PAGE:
Asokan v. Palanivelu
death it was reserved for occupation by the Plaintiff and herchildren whenever they came to Colombo. On 14.01.1979 theDefendant attempted to break open the said room and to makestructural alterations to the room as well as to the ground floor.The Plaintiff thereupon through her agent complained to thePolice. The Plaintiff instituted this action on 29.01.1979.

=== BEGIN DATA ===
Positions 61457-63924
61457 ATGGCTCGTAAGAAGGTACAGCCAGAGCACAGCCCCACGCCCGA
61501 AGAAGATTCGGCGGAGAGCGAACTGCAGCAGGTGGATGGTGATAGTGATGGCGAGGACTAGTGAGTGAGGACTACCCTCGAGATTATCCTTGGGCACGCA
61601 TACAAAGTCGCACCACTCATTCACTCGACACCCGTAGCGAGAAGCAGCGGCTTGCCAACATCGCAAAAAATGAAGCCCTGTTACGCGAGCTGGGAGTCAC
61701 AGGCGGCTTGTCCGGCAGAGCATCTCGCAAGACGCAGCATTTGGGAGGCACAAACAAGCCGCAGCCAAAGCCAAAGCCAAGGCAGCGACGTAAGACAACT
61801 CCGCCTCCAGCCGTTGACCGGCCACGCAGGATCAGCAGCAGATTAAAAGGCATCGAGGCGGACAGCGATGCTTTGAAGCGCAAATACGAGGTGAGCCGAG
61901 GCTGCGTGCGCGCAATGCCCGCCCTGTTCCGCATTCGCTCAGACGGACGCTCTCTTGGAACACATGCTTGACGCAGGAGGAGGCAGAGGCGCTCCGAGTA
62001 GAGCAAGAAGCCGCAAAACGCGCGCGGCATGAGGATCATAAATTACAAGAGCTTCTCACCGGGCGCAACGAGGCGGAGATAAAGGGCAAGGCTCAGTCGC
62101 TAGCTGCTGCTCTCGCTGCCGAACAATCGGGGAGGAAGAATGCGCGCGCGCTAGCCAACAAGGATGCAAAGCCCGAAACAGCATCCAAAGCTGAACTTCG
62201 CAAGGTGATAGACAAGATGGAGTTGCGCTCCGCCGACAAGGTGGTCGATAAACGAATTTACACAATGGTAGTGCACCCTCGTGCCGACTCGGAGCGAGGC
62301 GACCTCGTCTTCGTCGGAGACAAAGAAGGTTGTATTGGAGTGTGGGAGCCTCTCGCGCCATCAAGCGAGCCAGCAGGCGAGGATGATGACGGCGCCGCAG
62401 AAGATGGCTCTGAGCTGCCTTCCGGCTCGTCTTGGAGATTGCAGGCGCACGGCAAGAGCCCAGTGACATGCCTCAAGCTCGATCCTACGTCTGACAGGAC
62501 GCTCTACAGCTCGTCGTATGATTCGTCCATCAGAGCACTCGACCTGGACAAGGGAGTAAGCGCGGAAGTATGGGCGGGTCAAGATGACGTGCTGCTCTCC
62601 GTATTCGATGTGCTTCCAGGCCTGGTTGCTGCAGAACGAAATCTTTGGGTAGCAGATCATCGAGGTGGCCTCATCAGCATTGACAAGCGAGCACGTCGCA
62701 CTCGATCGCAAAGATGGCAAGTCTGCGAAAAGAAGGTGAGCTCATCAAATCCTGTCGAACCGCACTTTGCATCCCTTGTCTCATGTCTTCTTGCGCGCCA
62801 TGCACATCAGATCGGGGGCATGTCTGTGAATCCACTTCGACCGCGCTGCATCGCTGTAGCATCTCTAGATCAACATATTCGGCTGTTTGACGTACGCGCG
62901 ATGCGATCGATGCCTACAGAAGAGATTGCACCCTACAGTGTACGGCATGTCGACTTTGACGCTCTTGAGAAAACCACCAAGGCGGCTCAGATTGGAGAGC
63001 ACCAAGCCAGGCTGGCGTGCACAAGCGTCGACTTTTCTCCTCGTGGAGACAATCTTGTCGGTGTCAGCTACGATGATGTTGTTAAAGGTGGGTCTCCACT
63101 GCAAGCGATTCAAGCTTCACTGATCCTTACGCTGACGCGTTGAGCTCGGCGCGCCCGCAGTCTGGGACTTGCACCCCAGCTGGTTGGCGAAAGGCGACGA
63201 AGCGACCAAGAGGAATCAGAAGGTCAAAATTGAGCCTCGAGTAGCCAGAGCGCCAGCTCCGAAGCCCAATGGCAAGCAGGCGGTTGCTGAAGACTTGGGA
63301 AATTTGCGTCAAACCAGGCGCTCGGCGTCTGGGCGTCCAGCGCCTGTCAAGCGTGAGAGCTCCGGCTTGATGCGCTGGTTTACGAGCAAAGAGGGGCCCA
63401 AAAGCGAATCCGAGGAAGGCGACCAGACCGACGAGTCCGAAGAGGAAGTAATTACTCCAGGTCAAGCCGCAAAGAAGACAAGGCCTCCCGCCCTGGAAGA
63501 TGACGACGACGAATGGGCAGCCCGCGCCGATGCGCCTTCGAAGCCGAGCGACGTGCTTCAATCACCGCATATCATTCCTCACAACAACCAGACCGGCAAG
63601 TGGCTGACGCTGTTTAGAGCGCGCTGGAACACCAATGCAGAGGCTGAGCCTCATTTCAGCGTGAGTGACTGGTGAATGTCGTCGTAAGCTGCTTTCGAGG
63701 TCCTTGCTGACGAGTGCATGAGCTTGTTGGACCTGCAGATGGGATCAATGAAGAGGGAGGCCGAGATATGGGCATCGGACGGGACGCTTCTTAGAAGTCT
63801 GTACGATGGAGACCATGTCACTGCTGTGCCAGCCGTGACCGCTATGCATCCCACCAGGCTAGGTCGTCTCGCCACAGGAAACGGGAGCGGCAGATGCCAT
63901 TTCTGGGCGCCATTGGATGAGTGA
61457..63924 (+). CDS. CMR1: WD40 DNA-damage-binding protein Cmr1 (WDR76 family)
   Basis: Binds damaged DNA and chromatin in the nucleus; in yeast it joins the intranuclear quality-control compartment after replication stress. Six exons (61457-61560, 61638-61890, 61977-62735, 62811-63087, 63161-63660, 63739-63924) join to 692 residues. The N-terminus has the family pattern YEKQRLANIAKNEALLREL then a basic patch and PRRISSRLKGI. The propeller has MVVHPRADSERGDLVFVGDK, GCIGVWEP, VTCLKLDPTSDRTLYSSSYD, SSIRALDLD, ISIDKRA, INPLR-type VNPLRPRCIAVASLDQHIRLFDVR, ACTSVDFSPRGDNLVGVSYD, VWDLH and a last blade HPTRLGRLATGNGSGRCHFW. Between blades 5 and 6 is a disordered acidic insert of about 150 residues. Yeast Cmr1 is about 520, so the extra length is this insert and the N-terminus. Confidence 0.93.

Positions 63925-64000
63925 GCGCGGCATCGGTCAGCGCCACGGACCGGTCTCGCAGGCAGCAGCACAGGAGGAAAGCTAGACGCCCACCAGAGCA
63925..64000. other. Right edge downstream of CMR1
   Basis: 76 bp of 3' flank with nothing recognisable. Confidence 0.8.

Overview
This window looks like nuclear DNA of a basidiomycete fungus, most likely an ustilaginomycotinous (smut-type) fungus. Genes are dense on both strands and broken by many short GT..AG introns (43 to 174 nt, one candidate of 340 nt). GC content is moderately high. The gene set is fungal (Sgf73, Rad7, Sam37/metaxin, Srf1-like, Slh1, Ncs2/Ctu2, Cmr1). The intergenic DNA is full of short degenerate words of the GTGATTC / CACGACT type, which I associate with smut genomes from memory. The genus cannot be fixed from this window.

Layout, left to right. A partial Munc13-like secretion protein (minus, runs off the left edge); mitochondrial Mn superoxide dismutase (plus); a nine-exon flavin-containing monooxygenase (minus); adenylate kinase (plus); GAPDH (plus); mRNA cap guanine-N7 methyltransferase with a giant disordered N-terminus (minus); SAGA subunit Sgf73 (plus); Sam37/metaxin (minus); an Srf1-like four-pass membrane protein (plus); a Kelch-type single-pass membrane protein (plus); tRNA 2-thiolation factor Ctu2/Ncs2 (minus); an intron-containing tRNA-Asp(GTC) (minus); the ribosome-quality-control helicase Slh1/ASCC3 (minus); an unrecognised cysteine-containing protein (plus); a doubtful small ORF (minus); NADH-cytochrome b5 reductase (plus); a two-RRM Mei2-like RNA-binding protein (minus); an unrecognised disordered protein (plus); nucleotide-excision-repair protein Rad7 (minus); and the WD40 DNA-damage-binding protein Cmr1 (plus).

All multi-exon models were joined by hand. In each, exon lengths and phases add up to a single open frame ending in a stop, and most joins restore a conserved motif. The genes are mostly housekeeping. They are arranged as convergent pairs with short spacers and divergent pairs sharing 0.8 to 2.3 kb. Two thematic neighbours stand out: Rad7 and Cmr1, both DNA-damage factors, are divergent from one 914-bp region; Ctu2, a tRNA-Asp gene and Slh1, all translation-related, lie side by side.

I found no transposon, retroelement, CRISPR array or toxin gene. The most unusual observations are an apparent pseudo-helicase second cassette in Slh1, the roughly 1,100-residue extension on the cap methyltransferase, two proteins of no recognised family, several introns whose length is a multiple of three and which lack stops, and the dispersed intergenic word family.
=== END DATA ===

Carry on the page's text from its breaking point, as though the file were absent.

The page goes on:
The Defendant in his answer stated that prior to 15.01.1973,Palanivelu carried on the business of an eating house and restaurantin premses No. 169, Sea Street, Colombo under the name ofChitra Cafe. He pleaded-that Palanivelu sublet the said premises to' the Defendant from on or.about 15.01.1973. He further pleadedthat the agreements X2 and X3 were written in order to overcomethe provisions of the Rent Act No. 7 of 1972. He stated that thesecurity deposits referred in X2 and X3 were given for the safereturn of the furniture and fittings let to the Defendant by Pala-nivelu. The Defendant further pleaded that after Palanivelu's deaththe Plaintiff informed the Defendant that Ameen had recognisedher and accepted her as the tenant and that acting on this infor-mation, the Defendant continued to remain in the premises as thesubtenant of the Plaintiff and continued to pay the monthly sumof Rs. 1,200/- to the Plaintiff. After the Defendant became a sub-tenant under Palanivelu the Defendant commenced the business ofan eating house and hotel under the name of Asoka Lodgej’butPalanivelu had registered the business carried on by the Defendantunder the name of Asoka Lodge in Palanivelu's name. The Defen-dant denied that a room in the upstair portion of the said premiseswas reserved by Palanivelu or subsequently for the Plaintiff. To-wards the end of June 1977 Ameen's rent collector questionedthe Defendant by what right the Defendant was occupying thepremises and the Defendant informed the rent- collector thathe was a sub-tenant under Palanivelu and after the latter's death hecontinued to occupy the premises as a sub-tenant of the Plaintiff.The Defendant further stated that the rent collector informedhim that Ameen at no stage recognised the Plaintiff as the tenantof the premises. Sometime later as the rent: collector informed theDefendant that Ameen was contemplating to institute an action tohave him ejected from the premises, the Defendant informed thePlaintiff about Ameen's threat and further informed her that hehad no alternative but to negotiate with Ameen to become thetenant. The Defendant averred that in the latter part of August1977, the Plaintiff came to Colombo and the Defendant informedher that Ameen had agreed to accept the Defendant as his.tenant.It was then agreed between the Plaintiff and the Defendant thatthe latter was to pay a further sum of Rs. 10,000/- on account ofthe furniture and fittings let to the Defendant by Palanivelu and